|parents waiting for epilespy medication in wabwoko|
Why so many children needing epilepsy medication?
Over the years we have seen more epilepsy cases than we ever imagined. In Uganda one of the major causes we are finding of epilepsy is due to malaria. Many people may have never realized that malaria has an impact on a children’s brain and can lead to epilepsy. I would say that 80% of all cases we see is due to untreated or prolonged malaria. This is not a scientific or medical explanation but a cause we have found through experience and hearing many stories.
Why do we need to provide epilepsy medication?
Time and time again visiting different medical clinics as spring of hope we have found that medical facilities are not providing epilepsy medication and the knowledge of epilepsy is very limited. Some time ago I came across a child who had epilepsy and I was asked to help as the child kept spending time in a local hospital the only treatment the child was getting was a drip of medication. Then when the child went home and the child was then given no medication. The child was having seizures again, so they asked me to soh to help provide medication. The child’s life changed completely. One tablet changed a child’s life!!
Through research and the above experience we realized we needed to do something, so now we host two clinics a month alongside two health centers giving out epilepsy medication. The cues of people we see on those days its crazy!! People cue jump so that they do not have to wait in line!!
Name of child: Namuseolko Halmia
Father’s name: Musis Mubarak
Occupation police man
Village Bulawoko 13
Parish Nkoko Njeru
Sub county Wabwoko
A case study of a child who had epilepsy and was abandoned by the parent.
Walusimbi Asuman was born normal, at three years he got cerebral malaria. The parents took him to the hospital (Mulago hospital) and was given treatment but there was no improvement. Then after some months, the child got epilepsy and was abandoned by the parents, then was taken by the grand mother who was very old and financially unstable.
At the age of 2 years old Halmia started to have seizures, and was then was taken to Nkoko Njeru Hospital for medical treatment. She was then given some injections and treatment which didn’t work as they were not continuous. She went home and had seizures again. Recently she came into contact with our clinic in Wabwoko and is now at the point of having epilepsy medication on a regular basis and is now starting to see a little improvement but it is a long journey before she see’s total improvement.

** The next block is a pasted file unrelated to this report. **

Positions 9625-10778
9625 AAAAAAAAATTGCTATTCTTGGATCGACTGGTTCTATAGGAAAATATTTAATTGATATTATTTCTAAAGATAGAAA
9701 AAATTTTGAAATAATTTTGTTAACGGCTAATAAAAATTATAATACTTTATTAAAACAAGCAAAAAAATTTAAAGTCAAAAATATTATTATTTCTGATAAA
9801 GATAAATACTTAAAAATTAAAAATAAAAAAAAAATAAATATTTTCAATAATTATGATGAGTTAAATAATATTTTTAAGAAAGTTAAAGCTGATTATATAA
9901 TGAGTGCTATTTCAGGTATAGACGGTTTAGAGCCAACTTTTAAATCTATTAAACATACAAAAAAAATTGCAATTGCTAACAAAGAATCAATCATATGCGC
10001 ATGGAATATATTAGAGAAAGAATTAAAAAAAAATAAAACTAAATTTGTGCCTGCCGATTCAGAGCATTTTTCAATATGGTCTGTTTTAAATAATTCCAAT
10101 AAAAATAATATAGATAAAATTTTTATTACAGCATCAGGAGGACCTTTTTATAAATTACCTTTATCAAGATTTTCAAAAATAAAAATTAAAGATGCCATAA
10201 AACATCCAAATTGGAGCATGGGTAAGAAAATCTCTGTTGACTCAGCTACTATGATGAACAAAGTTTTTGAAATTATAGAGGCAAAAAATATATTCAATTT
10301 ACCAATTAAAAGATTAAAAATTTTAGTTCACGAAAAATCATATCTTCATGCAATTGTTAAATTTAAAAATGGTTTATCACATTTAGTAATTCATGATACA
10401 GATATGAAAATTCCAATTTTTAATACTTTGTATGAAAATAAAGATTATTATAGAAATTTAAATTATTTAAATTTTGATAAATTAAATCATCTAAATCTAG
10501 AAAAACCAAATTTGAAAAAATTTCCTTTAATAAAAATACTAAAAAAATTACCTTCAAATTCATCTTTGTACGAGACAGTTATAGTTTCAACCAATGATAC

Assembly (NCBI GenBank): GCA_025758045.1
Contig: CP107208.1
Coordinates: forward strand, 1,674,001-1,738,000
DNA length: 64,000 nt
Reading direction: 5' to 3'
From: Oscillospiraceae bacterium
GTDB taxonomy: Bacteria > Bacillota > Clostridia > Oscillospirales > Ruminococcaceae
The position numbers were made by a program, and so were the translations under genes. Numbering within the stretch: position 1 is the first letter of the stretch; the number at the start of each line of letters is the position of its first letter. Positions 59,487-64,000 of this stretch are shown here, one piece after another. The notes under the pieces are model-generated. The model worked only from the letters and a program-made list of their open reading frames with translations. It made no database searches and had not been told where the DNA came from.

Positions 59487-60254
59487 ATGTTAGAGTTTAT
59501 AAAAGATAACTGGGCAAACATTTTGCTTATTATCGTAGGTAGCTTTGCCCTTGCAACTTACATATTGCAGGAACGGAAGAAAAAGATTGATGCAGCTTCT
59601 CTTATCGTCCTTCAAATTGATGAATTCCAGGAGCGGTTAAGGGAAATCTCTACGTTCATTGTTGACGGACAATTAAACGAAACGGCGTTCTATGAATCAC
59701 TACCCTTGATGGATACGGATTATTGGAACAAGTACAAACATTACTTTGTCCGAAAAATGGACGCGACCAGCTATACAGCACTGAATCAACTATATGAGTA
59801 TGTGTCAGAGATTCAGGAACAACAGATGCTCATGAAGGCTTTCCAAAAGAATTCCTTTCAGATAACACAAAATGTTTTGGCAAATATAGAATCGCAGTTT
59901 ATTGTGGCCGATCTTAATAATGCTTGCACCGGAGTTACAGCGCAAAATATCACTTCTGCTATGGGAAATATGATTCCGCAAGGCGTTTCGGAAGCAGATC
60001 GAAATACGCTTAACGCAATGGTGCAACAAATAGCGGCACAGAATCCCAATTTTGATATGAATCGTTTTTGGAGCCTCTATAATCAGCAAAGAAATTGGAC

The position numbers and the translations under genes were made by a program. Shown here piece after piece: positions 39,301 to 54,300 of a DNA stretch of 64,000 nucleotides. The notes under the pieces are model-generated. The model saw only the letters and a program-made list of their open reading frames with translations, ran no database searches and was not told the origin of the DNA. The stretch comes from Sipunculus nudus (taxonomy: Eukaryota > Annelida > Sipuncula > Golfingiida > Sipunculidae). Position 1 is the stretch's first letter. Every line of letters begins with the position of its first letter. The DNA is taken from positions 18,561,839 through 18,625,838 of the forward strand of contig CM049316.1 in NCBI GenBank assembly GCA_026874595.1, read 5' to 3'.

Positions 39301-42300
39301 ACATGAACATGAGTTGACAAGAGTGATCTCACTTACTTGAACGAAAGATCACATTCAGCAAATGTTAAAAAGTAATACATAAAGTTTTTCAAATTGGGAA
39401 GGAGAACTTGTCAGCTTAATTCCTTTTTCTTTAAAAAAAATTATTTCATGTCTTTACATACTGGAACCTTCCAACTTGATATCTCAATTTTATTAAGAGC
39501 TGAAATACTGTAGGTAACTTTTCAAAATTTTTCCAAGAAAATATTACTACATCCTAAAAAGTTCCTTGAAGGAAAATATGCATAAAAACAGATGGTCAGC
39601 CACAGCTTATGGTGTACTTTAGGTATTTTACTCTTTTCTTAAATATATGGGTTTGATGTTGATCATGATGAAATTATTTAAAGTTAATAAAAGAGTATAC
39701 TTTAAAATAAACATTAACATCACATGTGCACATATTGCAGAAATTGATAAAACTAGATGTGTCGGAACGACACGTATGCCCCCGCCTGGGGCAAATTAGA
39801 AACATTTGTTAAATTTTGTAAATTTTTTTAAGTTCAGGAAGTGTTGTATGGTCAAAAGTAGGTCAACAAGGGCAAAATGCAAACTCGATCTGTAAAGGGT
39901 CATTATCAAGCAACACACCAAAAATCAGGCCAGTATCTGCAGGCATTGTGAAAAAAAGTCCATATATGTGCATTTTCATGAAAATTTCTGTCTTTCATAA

Challenges that the student faced:
• There was language barrier since the parents could not understand English, there fore there need for translation.
• Failure to express the cause of the problem. In this case, the parent could only freely express the root cause of the child’s suffering. This was another problem since it was not easy for the student to find out the real background of the child’s suffering.
• There was limited literature on how to deal with counseling of epileptic cases.
• The student was able to solve the client’s problem when using the problem solving processes like problem definition, evaluation, termination and referral for medication. This greatly changed the life of the child and the student’s field work training at large.
• The student learnt how to associate with different people in the community and this was through the use of different communication skills like listening, observation and communication skills.
• There was promotion of unity and rapport between the student and the client. This was as a result of interacting and use of the interpersonal skills and at the end, it promoted trust by the client which is yet an achievement.